Is Musculoskeletal Body Image Relevant for Pelvic Health?
Various categories of therapeutic exercises have a strong evidence base in pelvic floor rehabilitation, including motor control exercise. Explicit motor skill learning principles are recommended to teach patients specific motor control exercise. This requires the participant to have adequate sensory motor function, working memory, attention and executive function. Motor Imagery is often used during the initial phase of motor skill learning, however some patient subgroups have deficits in motor imagery, sensory motor function and neurocognitive function.
This influences the ability of clients to learn the exercise and benefit from the therapy. Hence there is considerable variation in learning ability, which is likely involved in the time frame for rehabilitation and overall outcomes.
There is now a greater understanding of the virtual body in musculoskeletal dysfunction. One related topic is musculoskeletal body image. Body image is the way one’s body feels to its owner. This feeling includes, the shape, outline, alignment in space, weight, muscle tone and ownership. The feeling of one’s body is involved in producing an accurate image of their body to be used for motor skill learning.
This lecture will discuss our research on motor skill learning, body image and the implications for clinical practice.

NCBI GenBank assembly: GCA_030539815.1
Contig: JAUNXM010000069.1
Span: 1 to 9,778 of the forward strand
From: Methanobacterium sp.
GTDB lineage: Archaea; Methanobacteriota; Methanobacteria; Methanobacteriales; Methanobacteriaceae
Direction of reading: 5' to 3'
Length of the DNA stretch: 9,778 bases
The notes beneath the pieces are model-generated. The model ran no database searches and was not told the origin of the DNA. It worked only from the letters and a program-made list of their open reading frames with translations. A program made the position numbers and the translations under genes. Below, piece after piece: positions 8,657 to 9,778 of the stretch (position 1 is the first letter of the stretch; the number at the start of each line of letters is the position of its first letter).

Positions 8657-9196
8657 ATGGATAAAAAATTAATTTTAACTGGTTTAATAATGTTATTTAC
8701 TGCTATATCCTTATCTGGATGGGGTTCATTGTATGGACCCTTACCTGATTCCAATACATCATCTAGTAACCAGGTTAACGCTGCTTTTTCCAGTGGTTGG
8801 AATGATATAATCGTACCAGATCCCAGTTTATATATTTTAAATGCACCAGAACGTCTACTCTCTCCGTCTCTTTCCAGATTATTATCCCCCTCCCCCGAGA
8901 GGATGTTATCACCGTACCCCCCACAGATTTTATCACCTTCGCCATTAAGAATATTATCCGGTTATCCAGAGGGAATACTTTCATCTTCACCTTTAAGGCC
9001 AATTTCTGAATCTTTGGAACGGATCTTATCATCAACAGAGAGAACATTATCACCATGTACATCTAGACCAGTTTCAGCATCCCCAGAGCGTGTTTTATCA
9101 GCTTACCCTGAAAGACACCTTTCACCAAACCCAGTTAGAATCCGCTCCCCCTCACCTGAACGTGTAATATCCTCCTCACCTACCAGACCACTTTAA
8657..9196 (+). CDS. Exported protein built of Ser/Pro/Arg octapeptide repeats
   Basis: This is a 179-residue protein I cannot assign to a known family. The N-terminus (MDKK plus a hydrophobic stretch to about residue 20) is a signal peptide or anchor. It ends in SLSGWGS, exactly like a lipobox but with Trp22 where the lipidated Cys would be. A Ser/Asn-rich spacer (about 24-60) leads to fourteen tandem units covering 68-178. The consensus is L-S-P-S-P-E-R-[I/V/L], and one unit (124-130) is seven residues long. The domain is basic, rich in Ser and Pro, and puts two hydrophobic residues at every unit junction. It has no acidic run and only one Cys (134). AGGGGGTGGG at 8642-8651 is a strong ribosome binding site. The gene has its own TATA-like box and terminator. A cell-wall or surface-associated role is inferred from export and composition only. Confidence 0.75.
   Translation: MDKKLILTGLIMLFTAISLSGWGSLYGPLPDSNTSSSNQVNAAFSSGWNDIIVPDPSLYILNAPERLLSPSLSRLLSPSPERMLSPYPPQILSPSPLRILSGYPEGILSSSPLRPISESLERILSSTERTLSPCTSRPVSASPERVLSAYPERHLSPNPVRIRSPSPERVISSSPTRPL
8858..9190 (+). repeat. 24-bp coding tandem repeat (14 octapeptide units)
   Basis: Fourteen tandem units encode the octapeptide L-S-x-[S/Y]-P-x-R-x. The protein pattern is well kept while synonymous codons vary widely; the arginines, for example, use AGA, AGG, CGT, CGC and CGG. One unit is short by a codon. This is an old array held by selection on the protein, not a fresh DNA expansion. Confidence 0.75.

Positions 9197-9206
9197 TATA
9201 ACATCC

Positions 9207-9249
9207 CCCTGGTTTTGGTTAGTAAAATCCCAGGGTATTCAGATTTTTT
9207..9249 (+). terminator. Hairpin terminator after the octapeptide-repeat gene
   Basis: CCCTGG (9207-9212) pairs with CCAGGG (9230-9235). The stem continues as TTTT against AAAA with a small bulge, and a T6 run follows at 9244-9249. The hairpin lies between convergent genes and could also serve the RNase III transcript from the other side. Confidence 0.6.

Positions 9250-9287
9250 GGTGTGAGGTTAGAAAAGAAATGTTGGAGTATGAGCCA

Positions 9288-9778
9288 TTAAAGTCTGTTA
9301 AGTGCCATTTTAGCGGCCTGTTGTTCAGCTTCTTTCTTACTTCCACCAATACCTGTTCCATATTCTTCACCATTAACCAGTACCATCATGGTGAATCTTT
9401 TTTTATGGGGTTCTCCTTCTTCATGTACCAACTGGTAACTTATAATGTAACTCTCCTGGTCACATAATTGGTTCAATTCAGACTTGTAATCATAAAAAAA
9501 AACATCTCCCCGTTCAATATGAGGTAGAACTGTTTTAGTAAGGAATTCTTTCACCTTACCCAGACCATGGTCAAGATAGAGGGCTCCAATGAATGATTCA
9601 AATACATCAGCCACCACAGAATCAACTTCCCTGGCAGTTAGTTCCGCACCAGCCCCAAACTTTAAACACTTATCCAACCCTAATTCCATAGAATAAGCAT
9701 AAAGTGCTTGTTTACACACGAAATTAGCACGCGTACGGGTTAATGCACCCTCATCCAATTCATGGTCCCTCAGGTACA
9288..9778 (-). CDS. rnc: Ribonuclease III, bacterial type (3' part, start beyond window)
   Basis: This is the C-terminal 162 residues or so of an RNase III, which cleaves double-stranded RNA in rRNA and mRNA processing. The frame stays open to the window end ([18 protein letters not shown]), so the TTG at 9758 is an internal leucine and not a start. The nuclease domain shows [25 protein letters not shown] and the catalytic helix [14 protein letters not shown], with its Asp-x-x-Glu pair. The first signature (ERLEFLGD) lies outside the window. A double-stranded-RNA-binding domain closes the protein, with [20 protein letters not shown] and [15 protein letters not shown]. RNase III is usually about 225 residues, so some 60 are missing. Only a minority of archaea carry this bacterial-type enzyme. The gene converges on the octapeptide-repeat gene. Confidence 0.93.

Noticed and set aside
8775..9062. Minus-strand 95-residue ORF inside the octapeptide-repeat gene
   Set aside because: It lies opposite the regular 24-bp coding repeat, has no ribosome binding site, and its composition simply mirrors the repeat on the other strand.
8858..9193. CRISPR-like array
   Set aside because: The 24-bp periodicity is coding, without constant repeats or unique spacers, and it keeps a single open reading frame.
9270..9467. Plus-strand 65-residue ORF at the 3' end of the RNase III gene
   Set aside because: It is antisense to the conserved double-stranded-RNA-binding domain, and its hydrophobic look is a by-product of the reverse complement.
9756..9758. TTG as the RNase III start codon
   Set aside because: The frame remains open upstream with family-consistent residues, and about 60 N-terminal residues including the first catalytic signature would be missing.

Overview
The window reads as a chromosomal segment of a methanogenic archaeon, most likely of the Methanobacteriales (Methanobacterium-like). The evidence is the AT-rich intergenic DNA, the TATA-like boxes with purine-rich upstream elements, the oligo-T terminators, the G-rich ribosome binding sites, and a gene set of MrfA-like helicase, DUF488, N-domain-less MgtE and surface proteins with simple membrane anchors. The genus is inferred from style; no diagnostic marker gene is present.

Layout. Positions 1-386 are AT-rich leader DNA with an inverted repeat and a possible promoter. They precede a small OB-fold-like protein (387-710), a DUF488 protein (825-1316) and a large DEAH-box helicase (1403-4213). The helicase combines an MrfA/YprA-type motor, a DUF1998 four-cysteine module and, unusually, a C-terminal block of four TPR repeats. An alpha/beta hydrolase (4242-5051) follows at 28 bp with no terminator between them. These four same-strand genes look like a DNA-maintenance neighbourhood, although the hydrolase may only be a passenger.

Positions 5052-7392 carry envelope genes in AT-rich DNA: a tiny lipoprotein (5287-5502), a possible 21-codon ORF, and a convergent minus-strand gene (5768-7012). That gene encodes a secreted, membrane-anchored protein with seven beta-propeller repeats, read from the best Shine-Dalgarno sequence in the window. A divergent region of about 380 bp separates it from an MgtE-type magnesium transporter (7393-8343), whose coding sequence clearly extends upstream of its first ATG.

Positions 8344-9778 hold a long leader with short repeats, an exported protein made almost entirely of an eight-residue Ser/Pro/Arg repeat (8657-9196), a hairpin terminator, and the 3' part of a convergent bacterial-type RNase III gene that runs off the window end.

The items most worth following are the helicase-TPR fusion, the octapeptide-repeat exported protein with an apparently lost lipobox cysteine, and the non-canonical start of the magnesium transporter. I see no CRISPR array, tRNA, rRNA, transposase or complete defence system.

At the end of this lecture, the learner will be able to:
- Recognize clients with poor motor skill learning abilities
- Reflect on motor skill learning ability in pelvic health clients
- Identify patients with body image deficits
- Consider rehabilitation options for clients with poor motor skill learning
Sean Gibbons, BSc RPT, MSc Ergonomics, PhD, MCPA
Sean Gibbons graduated from Manchester University in 1995. He has been rehabilitating movement patterns and chronic pain for over 20 years. His PhD was on the development of a prescriptive clinical prediction rule for specific motor control exercises in low back pain. Key new sub-classifications were identified: Neurological Factors, which are related to extremely poor movement and the ability to learn coordination exercises; Midline as a sensory system which is critical to Central Body Image Pain; and Neuro-Immune-Cardiometabolic-Endocrine dysregulation, which is critical for Central Sensitization and Psychosocial Factors. His current work follows this and aims to further understand the mechanisms of non-mechanical pain and the Individual Factors influencing treatment. His dissection and research into psoas major, gluteus maximus, and other muscles have led to the development of new rehabilitation options. He has presented his research at national and international conferences and has several journal publications and book chapters on related topics. He is an Assistant Clinical Professor (Adjunct) at McMaster’s Advanced Orthopaedic Musculoskeletal / Manipulative Physiotherapy specialization and lectures at Manchester Metropolitan University’s Masters in Advanced Physiotherapy program.